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Digital Evidence and International Law Lillian Weitz '25L discusses her research with the UN Office of Drugs and Crime.

lillianjpg-800x533 Digital Evidence and International LawLillian Weitz ’25L

Lillian Weitz ’25L is from Philadelphia, PA. She graduated from W&L in 2022 with a degree in Business Administration and Philosophy. Last summer, she was a research associate with the UN Office of Drugs and Crime in Bangkok, Thailand and a judicial intern at the Delaware Court of Chancery with Vice Chancellor Cook. This summer she will intern with the law firm Goodwin Procter in their New York City office. 

How did you get the position with the UN?

I got the position through the Transnational Law Institute here at W&L. During the winter of my 1L year, I approached Professor Mark Drumbl about finding an opportunity in international law for the summer. I told him that I’m interested in tech and cyber law, and that I was open to any international region. He reached out to one of his connections at the UN who connected me with the UN branch in Bangkok, as they do work around cybercrime and digital evidence in Southeast Asia. It was great this early on in law school to find an opportunity that was specific to my interests.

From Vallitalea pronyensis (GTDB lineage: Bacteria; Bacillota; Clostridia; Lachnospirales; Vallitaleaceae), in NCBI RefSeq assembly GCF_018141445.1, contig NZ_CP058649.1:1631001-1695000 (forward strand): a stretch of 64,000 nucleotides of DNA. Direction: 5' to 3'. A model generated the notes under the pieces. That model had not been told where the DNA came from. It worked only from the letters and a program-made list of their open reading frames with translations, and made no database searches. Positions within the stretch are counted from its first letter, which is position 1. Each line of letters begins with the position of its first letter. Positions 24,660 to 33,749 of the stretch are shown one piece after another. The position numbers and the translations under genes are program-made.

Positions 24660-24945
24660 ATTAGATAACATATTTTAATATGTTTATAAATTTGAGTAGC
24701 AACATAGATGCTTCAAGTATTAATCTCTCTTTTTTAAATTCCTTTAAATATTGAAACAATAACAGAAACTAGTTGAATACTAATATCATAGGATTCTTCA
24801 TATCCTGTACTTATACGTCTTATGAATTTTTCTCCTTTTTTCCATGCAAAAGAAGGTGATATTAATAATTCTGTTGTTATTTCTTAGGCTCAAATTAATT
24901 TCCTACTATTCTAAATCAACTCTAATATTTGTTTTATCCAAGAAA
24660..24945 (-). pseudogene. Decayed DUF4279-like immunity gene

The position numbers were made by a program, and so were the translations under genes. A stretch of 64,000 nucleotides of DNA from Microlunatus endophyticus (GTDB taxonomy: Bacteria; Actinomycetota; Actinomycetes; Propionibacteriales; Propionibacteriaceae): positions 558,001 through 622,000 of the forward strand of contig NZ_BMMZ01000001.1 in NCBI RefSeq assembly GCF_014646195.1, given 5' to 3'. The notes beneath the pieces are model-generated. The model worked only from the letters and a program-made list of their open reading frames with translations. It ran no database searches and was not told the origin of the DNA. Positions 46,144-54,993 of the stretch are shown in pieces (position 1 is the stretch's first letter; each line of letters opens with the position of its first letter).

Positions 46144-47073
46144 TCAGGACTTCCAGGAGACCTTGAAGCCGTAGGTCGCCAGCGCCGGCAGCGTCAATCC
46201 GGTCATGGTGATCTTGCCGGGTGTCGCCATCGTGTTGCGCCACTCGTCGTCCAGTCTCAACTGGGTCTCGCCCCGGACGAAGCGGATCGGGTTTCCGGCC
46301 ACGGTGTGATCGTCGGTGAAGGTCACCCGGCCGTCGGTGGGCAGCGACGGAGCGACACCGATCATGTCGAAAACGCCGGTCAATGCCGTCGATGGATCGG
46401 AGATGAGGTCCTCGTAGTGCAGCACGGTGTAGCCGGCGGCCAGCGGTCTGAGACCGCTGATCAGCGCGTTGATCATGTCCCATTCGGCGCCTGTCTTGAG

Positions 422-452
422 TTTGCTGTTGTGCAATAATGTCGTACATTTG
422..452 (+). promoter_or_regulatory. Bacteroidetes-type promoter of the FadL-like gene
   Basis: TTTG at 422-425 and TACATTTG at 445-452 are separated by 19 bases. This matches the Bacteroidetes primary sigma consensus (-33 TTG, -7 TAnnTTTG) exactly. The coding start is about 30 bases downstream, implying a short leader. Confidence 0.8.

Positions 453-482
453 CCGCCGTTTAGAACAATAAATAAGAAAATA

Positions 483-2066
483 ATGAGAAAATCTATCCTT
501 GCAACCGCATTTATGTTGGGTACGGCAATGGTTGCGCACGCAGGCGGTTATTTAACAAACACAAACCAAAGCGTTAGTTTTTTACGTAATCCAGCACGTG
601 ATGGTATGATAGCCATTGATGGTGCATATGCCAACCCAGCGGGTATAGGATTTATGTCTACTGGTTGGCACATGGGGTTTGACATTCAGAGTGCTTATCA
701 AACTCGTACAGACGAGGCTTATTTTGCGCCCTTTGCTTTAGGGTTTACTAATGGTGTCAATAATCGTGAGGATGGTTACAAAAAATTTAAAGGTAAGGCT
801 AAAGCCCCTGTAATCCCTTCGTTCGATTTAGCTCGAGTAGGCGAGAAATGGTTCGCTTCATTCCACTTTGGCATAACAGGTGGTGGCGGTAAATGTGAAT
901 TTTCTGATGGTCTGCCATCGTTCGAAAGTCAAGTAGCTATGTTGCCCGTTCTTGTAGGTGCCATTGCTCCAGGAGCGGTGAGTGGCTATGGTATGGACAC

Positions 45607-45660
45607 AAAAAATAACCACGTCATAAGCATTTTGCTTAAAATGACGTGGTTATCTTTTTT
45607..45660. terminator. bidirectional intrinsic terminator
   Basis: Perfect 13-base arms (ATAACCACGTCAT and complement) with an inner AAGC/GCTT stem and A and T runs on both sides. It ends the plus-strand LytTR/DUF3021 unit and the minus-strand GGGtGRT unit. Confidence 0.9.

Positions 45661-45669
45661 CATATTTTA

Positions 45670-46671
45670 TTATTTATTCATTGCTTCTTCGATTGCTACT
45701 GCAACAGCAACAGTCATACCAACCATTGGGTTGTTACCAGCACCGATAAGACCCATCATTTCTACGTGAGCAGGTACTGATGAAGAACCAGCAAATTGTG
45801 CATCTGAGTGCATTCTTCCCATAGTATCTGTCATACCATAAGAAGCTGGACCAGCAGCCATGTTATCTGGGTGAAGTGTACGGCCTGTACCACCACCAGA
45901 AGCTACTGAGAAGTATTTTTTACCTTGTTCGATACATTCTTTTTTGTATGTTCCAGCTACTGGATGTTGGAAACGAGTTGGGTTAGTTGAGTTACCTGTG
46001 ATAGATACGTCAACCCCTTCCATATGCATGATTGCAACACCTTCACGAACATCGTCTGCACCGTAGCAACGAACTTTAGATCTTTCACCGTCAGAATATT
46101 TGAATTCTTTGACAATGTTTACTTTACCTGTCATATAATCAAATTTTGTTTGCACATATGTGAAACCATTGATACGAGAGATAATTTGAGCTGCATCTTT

Describe your work with the UNODC.

I completed multiple assignments where I learned about: the legal landscape around digital evidence in Southeast Asian countries and how those countries’ laws and policies compare with the Budapest Convention; about certain issues that have arisen with digital evidence issues and cybercrime in Southeast Asia as well as possible solutions; and how policy and initiatives in these countries impact rules around digital evidence. Typically, I would research the digital evidence laws and rules in place with a particular emphasis on procedural rules, evaluate them, discuss gaps that may exist with the person I was working with at the UN, and talk about possible solutions.

What was your biggest takeaway from the experience?

There is no one size fits all approach to anything in the legal field. When you are evaluating law in other countries, there are a variety of factors to consider including culture, politics, current criminal or civil activity relevant to the subject area that you’re evaluating, available infrastructure and resources, a country’s legal tradition, and more. It’s been a fantastic learning experience to see how the UN works with countries to create effective policies while still respecting each country’s needs and culture.